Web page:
Taliban* spokesman Zabihullah Mujahid gave an extensive interview to Russian media. In the interview, he spoke in detail not only about the current situation in Afghanistan, but also about the plans of the Taliban* movement, as the current government, to develop relations with other countries of the world, including with Russia.
Are there any positive sides in cooperation with the Taliban*? What will Russia do if our neighbours in Asia start letting in refugees from Afghanistan? No one can tell who will come with them and what intentions they may have. Is it worth "opening up" to the new Afghanistan?
Pravda.Ru asked these questions to military political scientist, associate professor of the Department of Political Science and Sociology of the Plekhanov Russian University of Economics, Alexander Perendzhiev.
"Russia will have to look into the internal structure of the Taliban. It can be roughly divided into two parts: moderate and radical. I think there are not so many radicals there. Yet, there is another thorn in the side: the US military occupation of Afghanistan has led to the creation of the so-called Afghan ISIS*. And it hasn't gone anywhere now that the US military have left Afghanistan. Many ISIS* fighters have moved from Syria and Iraq to Afghanistan. If these cells don't attack our borders, they will still end up fighting the moderate Taliban*.
They will start fighting for power anyway - it is only a matter of time. Russia will have to take care of its borders in Asia, of course.
"What is the West going to do? If the Taliban* is partly an anti-NATO project, will the collective West cling to Afghanistan? London, for example, is already working on its own resistance to the Taliban* and tries to keep the Kabul airport in operation after 31 August. The United States has left, but the UK is not going to follow the Americans. What is NATO going to do there?"
"They will try to look for anti-Taliban* forces inside Afghanistan. They expected the Taliban* to become a pro-Western project. It turned out to be a pro-Pakistani, and, most likely, a pro-Chinese one, albeit in a veiled form.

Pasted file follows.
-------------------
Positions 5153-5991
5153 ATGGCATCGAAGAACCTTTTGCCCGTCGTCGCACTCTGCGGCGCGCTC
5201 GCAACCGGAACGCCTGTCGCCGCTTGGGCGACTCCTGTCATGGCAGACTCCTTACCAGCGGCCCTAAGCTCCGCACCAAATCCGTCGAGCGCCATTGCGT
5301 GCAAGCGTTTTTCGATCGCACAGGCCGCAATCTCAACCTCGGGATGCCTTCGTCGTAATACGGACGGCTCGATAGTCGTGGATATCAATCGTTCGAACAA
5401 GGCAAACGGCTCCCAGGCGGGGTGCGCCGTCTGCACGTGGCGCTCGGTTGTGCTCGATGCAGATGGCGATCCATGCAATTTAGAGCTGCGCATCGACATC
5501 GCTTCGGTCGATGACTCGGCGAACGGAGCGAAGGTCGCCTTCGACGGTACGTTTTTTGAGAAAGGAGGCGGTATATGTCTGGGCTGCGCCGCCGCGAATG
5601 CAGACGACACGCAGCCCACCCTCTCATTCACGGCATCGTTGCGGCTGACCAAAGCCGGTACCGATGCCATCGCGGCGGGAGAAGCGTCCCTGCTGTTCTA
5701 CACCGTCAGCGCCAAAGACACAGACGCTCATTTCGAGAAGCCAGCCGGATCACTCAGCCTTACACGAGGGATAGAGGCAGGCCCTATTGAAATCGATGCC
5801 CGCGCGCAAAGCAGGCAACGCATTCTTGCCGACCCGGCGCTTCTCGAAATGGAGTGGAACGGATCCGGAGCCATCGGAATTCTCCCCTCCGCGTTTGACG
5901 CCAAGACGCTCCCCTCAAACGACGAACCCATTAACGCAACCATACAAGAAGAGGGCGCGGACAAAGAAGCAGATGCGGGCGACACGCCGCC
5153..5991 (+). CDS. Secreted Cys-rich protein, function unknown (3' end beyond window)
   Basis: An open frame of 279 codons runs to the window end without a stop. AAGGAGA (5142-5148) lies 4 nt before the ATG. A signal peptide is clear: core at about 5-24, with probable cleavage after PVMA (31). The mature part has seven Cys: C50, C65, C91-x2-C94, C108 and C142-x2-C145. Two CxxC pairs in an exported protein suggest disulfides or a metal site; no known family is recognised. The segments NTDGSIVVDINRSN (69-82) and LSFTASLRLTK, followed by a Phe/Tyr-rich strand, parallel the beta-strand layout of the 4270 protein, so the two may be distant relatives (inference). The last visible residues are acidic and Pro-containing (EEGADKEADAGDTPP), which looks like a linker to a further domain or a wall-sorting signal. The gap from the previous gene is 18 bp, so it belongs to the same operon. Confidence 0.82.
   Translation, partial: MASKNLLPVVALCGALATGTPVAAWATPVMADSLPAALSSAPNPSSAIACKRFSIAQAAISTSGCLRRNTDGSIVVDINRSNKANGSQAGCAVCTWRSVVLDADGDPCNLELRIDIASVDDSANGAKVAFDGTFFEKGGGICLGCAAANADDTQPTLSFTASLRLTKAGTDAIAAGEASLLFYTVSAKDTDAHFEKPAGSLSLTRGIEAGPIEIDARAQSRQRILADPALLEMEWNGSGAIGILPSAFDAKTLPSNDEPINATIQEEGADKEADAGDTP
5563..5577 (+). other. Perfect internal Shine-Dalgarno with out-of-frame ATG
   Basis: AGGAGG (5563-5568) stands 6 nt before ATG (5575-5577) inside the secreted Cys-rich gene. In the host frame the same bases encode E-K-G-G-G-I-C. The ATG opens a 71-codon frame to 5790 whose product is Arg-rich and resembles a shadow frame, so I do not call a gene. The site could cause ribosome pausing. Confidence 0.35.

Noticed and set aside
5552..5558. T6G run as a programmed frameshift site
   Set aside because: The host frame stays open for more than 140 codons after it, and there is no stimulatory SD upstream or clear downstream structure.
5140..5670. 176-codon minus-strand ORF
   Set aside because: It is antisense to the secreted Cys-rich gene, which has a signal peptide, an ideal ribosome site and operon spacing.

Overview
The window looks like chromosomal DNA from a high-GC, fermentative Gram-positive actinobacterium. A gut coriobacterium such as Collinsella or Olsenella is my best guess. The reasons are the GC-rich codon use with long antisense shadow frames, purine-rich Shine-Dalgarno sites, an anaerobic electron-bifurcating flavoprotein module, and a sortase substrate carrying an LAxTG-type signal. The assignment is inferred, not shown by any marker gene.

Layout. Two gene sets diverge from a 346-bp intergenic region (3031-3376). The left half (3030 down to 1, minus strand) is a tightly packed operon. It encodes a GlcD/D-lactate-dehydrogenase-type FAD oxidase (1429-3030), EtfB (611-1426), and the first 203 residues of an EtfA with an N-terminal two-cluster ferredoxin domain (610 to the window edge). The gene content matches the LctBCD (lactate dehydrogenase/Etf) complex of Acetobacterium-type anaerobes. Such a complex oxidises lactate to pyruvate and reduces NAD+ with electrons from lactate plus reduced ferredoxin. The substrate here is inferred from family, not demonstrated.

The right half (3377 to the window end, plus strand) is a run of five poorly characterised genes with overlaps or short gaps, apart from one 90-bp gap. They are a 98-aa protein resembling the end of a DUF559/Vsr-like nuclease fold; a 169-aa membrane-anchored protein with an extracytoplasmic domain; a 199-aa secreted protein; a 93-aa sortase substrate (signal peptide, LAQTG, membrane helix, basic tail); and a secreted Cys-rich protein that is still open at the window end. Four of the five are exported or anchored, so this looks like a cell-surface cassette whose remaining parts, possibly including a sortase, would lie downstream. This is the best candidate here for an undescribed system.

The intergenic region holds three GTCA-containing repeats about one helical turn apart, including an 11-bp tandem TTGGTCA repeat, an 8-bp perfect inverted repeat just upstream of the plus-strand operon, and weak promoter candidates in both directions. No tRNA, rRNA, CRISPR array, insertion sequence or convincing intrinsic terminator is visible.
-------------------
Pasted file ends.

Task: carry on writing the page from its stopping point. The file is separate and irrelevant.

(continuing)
The West is a little perplexed now. Representatives of the Foreign Ministry of the European Union said that they would now have to counter Russia and China in Afghanistan.
"Do you think that there will be sanctions coming for Afghanistan?"
"Boris Johnson said that they would wait and see what the Taliban* will be like. When they have an idea, they will decide on the sanctions."
"While they are working on a roadmap, Russia is working on a strategy of action."
"Indeed. It appears that the SCO countries will end up in Afghanistan, making the country become an industrial and agrarian country. Most importantly, one needs to help Afghanistan get rid of its drug addiction, so to speak. The Taliban* has already asked for help at this point."
"The Taliban* have opponents in Afghanistan, in the Panjshir Gorge. What kind of force are they and to what extent are they capable of influencing the state of affairs in the country?"
"I think that they will bring no peace at all - they will work to incite interethnic strife in Afghanistan anyway."
"The Global Times, a Chinese publication, wrote that the Americans will still try to keep the war going not to let Afghanistan become a stable state."
"Exactly. The question is whether Russia should act as a platform for negotiations between those forces. I tend to believe that Russia will eventually become such a platform, but one should not hurry here at all."
*terrorist organisations banned in the Russian Federation.
The Russian Armed Forces returned to strategic positions of the first "Surovikin line” east of Robotyne in the Zaporizhzhia direction of hostilities